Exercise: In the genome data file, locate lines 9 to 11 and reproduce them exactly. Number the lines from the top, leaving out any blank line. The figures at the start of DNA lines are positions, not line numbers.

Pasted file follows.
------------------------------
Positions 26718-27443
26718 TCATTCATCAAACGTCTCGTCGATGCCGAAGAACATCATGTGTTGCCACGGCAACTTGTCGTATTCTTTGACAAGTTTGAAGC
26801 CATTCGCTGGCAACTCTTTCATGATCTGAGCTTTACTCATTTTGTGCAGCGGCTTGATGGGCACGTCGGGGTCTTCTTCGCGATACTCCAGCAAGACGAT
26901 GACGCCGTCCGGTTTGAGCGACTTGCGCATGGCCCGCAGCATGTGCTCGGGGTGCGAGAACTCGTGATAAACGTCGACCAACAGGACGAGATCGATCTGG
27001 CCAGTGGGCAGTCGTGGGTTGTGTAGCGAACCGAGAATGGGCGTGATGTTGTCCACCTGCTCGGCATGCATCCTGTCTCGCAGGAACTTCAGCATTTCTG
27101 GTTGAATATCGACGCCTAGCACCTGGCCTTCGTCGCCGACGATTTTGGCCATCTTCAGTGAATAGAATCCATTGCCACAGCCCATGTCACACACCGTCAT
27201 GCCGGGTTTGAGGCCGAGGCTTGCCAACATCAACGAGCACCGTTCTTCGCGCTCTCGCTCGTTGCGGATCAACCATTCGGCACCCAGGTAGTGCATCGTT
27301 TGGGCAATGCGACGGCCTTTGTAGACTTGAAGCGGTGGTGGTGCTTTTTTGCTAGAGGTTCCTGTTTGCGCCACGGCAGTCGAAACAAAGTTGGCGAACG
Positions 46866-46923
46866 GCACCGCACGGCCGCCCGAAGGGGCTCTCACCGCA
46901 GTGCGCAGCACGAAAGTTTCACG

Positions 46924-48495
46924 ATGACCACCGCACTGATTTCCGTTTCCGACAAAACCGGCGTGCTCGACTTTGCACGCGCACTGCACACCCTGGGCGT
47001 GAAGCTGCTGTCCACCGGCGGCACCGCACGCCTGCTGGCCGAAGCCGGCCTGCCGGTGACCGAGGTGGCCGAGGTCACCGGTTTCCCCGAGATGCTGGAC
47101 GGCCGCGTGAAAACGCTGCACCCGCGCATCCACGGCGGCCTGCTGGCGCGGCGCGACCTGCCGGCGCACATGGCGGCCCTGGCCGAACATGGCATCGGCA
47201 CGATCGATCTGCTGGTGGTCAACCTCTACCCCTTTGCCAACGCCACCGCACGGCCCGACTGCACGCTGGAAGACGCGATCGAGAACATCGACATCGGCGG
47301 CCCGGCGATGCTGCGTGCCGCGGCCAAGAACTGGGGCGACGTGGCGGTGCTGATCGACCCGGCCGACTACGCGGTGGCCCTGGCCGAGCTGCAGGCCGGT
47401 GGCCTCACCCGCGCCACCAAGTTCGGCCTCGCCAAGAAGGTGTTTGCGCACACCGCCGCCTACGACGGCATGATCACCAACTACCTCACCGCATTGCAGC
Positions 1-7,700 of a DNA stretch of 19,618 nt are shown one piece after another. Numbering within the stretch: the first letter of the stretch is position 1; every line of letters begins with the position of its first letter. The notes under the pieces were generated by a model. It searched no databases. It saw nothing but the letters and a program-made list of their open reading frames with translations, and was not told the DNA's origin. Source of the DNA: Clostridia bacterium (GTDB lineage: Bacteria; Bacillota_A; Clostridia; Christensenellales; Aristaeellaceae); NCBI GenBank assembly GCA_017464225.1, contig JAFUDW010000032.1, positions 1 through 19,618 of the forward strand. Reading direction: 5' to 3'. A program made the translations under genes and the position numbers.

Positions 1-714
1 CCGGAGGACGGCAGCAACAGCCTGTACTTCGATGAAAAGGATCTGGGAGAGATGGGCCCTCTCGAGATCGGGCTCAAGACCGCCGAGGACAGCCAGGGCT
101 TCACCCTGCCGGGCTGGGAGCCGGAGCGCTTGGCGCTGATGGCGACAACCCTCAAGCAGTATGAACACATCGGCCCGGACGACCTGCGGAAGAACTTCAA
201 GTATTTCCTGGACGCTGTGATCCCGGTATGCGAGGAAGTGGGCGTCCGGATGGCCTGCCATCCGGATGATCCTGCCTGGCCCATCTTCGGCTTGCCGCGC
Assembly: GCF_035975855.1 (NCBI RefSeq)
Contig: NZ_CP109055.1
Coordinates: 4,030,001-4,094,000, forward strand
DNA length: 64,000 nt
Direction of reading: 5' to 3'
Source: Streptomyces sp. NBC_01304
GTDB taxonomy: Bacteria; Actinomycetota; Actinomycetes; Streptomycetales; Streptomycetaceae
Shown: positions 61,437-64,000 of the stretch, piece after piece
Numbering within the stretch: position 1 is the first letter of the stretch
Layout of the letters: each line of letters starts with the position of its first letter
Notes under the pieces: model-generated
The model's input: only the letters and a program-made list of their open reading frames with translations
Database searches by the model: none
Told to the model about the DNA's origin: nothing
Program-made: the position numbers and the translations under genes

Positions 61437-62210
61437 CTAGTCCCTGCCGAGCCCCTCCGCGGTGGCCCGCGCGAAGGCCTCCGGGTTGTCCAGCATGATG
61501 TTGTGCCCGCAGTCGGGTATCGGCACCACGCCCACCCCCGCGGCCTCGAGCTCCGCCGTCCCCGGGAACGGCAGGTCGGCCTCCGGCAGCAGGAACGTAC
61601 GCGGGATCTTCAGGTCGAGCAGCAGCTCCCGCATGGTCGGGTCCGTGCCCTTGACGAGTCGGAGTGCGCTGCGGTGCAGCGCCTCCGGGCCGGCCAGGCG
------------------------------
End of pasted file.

Positions 46866-46923
46866 GCACCGCACGGCCGCCCGAAGGGGCTCTCACCGCA
46901 GTGCGCAGCACGAAAGTTTCACG